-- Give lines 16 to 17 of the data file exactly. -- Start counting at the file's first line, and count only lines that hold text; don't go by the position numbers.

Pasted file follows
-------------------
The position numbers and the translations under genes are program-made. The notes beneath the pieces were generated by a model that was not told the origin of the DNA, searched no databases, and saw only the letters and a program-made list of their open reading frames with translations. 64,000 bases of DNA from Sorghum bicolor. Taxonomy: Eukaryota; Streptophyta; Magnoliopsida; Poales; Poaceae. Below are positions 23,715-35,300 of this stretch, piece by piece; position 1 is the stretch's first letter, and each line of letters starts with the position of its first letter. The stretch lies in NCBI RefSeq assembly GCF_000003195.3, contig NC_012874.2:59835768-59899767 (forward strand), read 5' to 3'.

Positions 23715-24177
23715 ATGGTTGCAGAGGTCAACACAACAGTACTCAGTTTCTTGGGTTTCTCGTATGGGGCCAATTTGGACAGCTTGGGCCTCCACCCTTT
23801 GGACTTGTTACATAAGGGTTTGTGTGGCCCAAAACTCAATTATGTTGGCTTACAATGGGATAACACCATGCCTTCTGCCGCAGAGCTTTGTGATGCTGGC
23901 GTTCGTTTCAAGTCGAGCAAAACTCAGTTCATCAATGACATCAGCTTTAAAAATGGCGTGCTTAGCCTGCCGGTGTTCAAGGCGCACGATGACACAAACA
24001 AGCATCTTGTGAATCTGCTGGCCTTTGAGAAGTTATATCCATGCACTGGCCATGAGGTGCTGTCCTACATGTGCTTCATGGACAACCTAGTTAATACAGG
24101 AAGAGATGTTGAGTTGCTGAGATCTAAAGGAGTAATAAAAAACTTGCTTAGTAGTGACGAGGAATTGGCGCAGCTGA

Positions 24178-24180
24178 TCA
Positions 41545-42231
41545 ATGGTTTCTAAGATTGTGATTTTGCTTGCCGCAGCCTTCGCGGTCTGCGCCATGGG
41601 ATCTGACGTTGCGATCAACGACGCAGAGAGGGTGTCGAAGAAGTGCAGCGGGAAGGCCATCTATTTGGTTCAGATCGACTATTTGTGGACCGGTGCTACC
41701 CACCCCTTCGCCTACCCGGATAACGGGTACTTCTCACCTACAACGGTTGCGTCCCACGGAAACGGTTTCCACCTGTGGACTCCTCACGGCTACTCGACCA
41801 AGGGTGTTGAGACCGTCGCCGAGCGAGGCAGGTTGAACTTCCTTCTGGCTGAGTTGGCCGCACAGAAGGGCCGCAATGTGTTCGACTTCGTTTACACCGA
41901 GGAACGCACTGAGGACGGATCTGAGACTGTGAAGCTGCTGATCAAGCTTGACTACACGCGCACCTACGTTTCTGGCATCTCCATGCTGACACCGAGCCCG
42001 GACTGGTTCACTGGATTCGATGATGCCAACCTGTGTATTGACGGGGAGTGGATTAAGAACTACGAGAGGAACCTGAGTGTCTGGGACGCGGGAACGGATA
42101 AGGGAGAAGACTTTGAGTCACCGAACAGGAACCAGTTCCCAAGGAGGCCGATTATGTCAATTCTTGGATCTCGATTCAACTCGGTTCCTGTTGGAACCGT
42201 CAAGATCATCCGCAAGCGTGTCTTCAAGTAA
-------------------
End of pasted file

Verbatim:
42001 GACTGGTTCACTGGATTCGATGATGCCAACCTGTGTATTGACGGGGAGTGGATTAAGAACTACGAGAGGAACCTGAGTGTCTGGGACGCGGGAACGGATA
42101 AGGGAGAAGACTTTGAGTCACCGAACAGGAACCAGTTCCCAAGGAGGCCGATTATGTCAATTCTTGGATCTCGATTCAACTCGGTTCCTGTTGGAACCGT